How Every Business Can Use AI

How Every Business Can Use Artificial Intelligence

Operating systems came into wide usage in the 1970’s, allowing computers to switch from running one application to another.
It wasn't long before personal computing made it possible for someone to switch from data entry to shooting alien spaceships in a video game.

Times have changed.

These days, computers are managing other computers, inanimate objects, and digital information. As far as managing human interactions, there's still a ways to go.

But it's safe to say that through artificial intelligence projects, we are entering an era in which machines are doing more than performing tasks. They're helping us understand the world and make better decisions.

Artificial intelligence projects benefit every business.

We're not talking about the frightening kind of artificial intelligence from science-fiction movies.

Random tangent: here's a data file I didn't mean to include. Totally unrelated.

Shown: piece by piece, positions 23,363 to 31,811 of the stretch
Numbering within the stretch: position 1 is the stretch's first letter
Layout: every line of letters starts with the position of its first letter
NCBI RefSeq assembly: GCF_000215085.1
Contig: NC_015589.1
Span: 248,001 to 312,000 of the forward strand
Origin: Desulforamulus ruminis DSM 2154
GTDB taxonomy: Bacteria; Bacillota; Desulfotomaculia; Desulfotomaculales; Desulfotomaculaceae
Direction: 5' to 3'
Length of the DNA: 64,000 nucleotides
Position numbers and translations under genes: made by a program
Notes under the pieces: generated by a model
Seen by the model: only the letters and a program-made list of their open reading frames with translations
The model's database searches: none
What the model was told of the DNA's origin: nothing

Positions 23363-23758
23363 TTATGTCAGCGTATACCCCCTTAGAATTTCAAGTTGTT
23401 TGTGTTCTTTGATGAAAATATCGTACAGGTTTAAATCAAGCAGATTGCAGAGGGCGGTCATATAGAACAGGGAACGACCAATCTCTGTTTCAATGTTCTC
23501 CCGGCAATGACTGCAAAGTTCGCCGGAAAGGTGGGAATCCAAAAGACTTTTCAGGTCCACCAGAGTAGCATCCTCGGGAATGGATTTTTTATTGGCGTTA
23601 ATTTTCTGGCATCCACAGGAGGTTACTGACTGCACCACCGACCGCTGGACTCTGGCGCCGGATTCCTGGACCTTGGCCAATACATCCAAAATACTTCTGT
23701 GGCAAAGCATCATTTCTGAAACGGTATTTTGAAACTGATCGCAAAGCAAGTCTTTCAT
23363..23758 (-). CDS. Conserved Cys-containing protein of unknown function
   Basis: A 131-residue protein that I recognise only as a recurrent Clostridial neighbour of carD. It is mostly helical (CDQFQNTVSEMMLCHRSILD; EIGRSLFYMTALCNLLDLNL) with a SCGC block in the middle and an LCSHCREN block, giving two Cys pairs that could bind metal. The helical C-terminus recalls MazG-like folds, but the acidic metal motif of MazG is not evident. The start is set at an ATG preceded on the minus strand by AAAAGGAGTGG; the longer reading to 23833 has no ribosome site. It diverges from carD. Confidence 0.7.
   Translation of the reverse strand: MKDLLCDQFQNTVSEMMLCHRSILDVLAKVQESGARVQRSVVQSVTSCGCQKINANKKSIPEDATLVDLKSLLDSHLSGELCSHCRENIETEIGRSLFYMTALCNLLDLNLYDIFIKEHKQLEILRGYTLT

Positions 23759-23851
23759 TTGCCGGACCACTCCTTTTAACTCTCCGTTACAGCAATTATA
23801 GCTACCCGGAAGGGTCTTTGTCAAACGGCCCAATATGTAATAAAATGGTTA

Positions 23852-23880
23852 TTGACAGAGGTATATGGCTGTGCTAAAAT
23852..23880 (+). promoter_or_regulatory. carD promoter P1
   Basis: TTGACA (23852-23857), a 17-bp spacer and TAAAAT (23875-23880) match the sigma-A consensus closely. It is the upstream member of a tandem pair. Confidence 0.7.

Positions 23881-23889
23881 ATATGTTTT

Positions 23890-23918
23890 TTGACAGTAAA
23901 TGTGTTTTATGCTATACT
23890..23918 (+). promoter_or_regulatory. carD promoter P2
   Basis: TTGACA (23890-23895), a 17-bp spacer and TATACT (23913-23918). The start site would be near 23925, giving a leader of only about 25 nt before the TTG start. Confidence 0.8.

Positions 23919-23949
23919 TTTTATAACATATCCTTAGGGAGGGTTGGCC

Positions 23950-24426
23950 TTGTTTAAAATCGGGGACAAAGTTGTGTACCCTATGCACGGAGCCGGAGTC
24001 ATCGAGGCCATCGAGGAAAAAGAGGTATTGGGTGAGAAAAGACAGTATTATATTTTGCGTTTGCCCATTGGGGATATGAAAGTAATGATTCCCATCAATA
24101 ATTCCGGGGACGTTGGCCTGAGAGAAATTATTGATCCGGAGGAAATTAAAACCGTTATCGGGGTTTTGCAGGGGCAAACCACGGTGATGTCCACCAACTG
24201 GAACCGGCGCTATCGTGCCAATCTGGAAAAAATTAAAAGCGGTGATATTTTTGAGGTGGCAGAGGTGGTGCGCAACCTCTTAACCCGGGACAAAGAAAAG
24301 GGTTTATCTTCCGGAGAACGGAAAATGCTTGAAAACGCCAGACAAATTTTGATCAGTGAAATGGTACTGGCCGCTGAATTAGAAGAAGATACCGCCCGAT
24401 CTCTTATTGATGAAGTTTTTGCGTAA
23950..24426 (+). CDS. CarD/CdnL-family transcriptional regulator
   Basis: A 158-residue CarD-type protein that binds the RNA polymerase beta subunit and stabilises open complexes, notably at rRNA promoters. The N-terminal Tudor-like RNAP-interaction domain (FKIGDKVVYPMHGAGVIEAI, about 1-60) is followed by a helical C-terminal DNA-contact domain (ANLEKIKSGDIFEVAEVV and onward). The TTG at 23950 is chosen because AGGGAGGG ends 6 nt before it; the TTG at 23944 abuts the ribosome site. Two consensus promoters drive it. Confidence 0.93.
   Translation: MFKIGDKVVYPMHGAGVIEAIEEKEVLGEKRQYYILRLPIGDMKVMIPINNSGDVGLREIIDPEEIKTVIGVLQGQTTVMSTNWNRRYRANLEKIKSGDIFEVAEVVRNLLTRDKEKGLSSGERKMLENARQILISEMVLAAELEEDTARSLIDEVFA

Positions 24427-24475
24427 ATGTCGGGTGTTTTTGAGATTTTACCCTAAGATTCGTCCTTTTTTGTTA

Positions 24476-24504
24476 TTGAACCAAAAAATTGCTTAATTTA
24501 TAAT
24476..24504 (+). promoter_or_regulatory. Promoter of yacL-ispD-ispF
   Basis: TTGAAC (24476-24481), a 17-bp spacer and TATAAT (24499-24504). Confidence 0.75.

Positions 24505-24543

We're also not talking about artificial intelligence projects that take jobs away. Yes, there are robots on the factory floor and cars are driving themselves.

These are the artificial intelligence projects that seem to make the headlines. But there's a wealth of artificial intelligence being used in tandem with humans. 

And companies would be smart to use artificial intelligence projects in situations where their computers are already interacting with one another. 

The real potential of artificial intelligence lies in its ability to pull out insights.

The Internet gave us access to on-demand data. We've got so much data we don't even know what to do with it all.
Artificial intelligence is working toward a world of on-demand insight instead.

Even so, a lot of companies aren't fully embracing artificial intelligence projects. For most people, it seems nothing more than a curiosity.

But it's something to start watching more seriously. Artificial intelligence is expected to be a pivotal part of the business world - and beyond. 

Here are some of the ways artificial intelligence projects are changing the face of business. 


1. Automation of Manual Processes

As technology has advanced over the years, one of the constants has been the automation of work.
It started with labor saving machines such as tractors for farmers and appliances for running the home. Later, industrial robots and basic systems were incorporated. They were used to automate things like hotel reservations.